“You can’t fight the overparenting phenomenon, so run with it”. Eloquently put by Bruce Tulgan, author of Not Everyone Gets A Trophy and renown management expert on Gen Y.
TFE discussed the need for changes in coaching and handling Millennial athletes in the National Football League; Colt McCoy, concussions & the NFL’s “parenting skills”.
Tulgan calls it “in loco parentis management”. This type of management style flies directly in the face of modern day coaching techniques that have carried over from past handling of Baby Boomers and Generation X. But the Cleveland Browns and 31 other NFL clubs could learn a thing or two about “parenting their players”. Here’s Tulgan’s 4 step process that I think naturally spills over to handling NFL professional football players.
- Show them you care – As Tulgan says, “you don’t have to love your employees but you may need to usher them through the early stages of working life”. Show them you care by helping them succeed. Allowing McCoy to return to the field, regardless of the situation, didn’t do this. Young players aren’t fully aware of the issues and risks. Pamphlets and symposiums only go so far.
- Get to know them – Tulgan doesn’t mean learn their personal lives, but knowing that McCoy was the type of player that might fight you to get back out on the field is pertinent. A lot of time is spent with NFL players in small position groups or as a team, but not much is really invested on a one on one basis. This comes from personal observations and feedback from the players.
- Invest the right amount of time with each Gen Yer – With 53 players that can be a daunting task for any top coach or GM, but with the starting QB it’s a prerequisite. Tulgan emphasized when faced with a large group to focus on those whose work is particularly high stakes, high impact, or dangerous. I would think that includes quarterback.
- Don’t pretend – Tulgan asserts not to “pretend to be their parent” but to focus on the common interest, work. Cleveland has both short and long term interests in the future of Colt McCoy. Actions speak louder than words. Current and former players have told me this irks them the most. As one Gen Yer put it plainly to Tulgan: “People are so fraudulent around here. You know what? Don’t humor me. I get it. You’re in charge. I’m fine with that. Stop wasting my time pretending to be my best friend. Tell me what you want me to do. Go ahead and tell it like it is.”
- Give them structure and boundaries – Tulgan writes, “It’s true that some jobs require employees to take risks and make mistakes. Even in those cases, it is the manager’s job to help Gen Yers avoid taking unnecessary risks and repeating mistakes that others have already made.” MISTAKES OTHERS HAVE ALREADY MADE! Would that not include sending or allowing a player to go back on the field after a head injury?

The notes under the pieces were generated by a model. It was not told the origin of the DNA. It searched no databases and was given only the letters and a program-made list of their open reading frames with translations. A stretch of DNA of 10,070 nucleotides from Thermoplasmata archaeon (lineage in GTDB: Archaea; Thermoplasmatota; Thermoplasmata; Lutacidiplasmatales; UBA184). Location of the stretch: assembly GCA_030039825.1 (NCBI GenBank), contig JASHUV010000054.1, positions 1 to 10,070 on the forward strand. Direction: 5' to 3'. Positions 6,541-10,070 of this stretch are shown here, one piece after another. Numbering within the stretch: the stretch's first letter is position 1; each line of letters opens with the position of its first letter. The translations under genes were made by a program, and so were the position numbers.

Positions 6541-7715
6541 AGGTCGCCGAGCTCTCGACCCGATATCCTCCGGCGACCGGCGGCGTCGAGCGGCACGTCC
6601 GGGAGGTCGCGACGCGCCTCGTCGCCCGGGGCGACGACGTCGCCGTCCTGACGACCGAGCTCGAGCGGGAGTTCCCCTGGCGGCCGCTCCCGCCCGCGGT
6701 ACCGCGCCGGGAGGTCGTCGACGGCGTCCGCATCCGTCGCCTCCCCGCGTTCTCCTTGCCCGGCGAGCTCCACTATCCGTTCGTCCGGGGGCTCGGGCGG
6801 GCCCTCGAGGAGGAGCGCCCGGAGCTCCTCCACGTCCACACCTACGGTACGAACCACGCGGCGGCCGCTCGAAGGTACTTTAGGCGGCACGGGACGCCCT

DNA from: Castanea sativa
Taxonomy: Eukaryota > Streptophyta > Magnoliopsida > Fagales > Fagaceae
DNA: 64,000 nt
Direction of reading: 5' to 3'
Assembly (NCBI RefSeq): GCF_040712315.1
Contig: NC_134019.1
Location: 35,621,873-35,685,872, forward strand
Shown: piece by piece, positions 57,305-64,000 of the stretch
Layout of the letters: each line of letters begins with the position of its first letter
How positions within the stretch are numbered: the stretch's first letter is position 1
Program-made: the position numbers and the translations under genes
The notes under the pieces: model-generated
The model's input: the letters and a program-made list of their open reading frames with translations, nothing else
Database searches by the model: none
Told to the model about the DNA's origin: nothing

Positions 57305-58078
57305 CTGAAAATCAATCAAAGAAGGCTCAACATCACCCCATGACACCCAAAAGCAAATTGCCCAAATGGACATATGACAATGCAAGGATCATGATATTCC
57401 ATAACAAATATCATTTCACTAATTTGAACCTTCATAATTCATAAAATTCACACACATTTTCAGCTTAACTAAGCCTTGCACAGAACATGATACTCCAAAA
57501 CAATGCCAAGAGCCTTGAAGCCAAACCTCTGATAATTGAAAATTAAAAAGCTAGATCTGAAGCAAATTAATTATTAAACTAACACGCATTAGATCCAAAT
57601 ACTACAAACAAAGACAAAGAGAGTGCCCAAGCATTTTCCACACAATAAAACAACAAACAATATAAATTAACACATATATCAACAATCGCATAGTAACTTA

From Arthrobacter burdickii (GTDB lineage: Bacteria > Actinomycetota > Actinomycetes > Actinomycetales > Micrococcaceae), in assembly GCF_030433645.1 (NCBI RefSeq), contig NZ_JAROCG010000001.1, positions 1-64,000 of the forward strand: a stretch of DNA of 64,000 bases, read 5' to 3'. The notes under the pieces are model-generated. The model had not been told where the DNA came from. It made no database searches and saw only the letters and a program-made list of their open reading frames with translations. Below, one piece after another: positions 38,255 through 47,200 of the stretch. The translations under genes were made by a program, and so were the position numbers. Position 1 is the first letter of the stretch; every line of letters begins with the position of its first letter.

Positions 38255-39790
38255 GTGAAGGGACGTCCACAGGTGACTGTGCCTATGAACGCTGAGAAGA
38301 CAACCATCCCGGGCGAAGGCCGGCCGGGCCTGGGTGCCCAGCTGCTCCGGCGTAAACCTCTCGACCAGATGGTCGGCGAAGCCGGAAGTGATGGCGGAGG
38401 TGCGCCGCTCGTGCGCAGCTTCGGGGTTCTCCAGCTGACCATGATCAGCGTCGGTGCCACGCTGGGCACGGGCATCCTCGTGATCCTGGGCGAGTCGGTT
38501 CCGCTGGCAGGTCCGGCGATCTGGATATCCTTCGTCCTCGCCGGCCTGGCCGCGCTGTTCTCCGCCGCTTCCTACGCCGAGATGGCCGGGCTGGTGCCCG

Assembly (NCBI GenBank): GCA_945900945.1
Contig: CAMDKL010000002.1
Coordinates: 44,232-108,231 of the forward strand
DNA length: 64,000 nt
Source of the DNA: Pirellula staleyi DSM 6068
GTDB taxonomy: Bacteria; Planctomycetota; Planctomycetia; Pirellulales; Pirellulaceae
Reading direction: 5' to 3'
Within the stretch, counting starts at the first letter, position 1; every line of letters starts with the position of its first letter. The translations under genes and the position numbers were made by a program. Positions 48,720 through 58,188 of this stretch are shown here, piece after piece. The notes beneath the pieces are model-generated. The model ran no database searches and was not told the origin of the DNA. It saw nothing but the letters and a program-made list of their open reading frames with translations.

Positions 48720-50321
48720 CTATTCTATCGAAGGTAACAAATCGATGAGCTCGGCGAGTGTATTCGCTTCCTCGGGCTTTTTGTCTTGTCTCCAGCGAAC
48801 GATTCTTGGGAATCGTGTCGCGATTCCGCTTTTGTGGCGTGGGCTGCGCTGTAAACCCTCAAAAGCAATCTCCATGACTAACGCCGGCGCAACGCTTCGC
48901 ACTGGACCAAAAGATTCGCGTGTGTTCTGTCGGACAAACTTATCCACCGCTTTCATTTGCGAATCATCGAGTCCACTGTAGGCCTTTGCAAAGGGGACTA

- Help them keep score – This is done on a daily basis in the NFL. The very competitive nature of professional sports has players on constant guard or alert for their performance. But frequently players say they don’t get any feedback until their being “cut”.
- The point system – Tulgan clarifies, “Am I saying you should create a point system or start giving out gold stars to your Gen Yers? If you can think of easy ways to convert the performance you need from your young employees into a point system, then maybe you should consider it. I promise you, a points system will get Gen Yers focused like a laser beam.”
- Keeping track informally – Formal gold stars and point systems aren’t always necessary. As Tulgan puts it, ” You’ll get a similar result as long as you make it clear that you are paying close attention to what they’re doing and keeping score… Regular one on one conversations where you ask what the person as done since your last conversation… Help Gen Yers keep track of their own work by using self monitoring tools…” This can be done with products like Eye-Scout and Y Athlete.
- Negotiate special rewards in very small increments – Off the McCoy subject and on this summer’s lockout resolution.
- Traditional compensation versus short-term rewards – The NFL & the NFLPA can’t see past “traditional compensation & benefits” because it’s all they know and it directly affects them. But more incentive based contracts (on field production & good behavior) would solve many of the current issues. Performance Based Pay Incentives were a move in the right direction, but Cap rules have made extensive incentives difficult and agents traditionally fight off such rewards because of a feeling they fall outside of the player’s control. Go figure. Guess we’ll have to wait another 9 years to find out (end of the current CBA agreement).
- Negotiating rewards in small increments – This goes with the above, but of course we reward in “guaranteed dollars”. I do have to give the NFL some credit for not fully guaranteeing contracts like some other sports.
Past techniques of coaching and management will continue to be implemented as long as you have coaches and front office execs born in or reared from that by-gone era. Teams will continue to play and thrive under the outdated policies and procedures of handling the workforce twenty, thirty and even forty years ago.
But consider this, word travels fast in the NFL. Even faster today than ever before with Facebook, Twitter and texting. Player’s who perceive the club doesn’t have their best interests at hand and or aren’t willing to help them “succeed” will eventually shop their services elsewhere and there’ll be more teams hearing from the likes of the Brad McCoy’s in the future.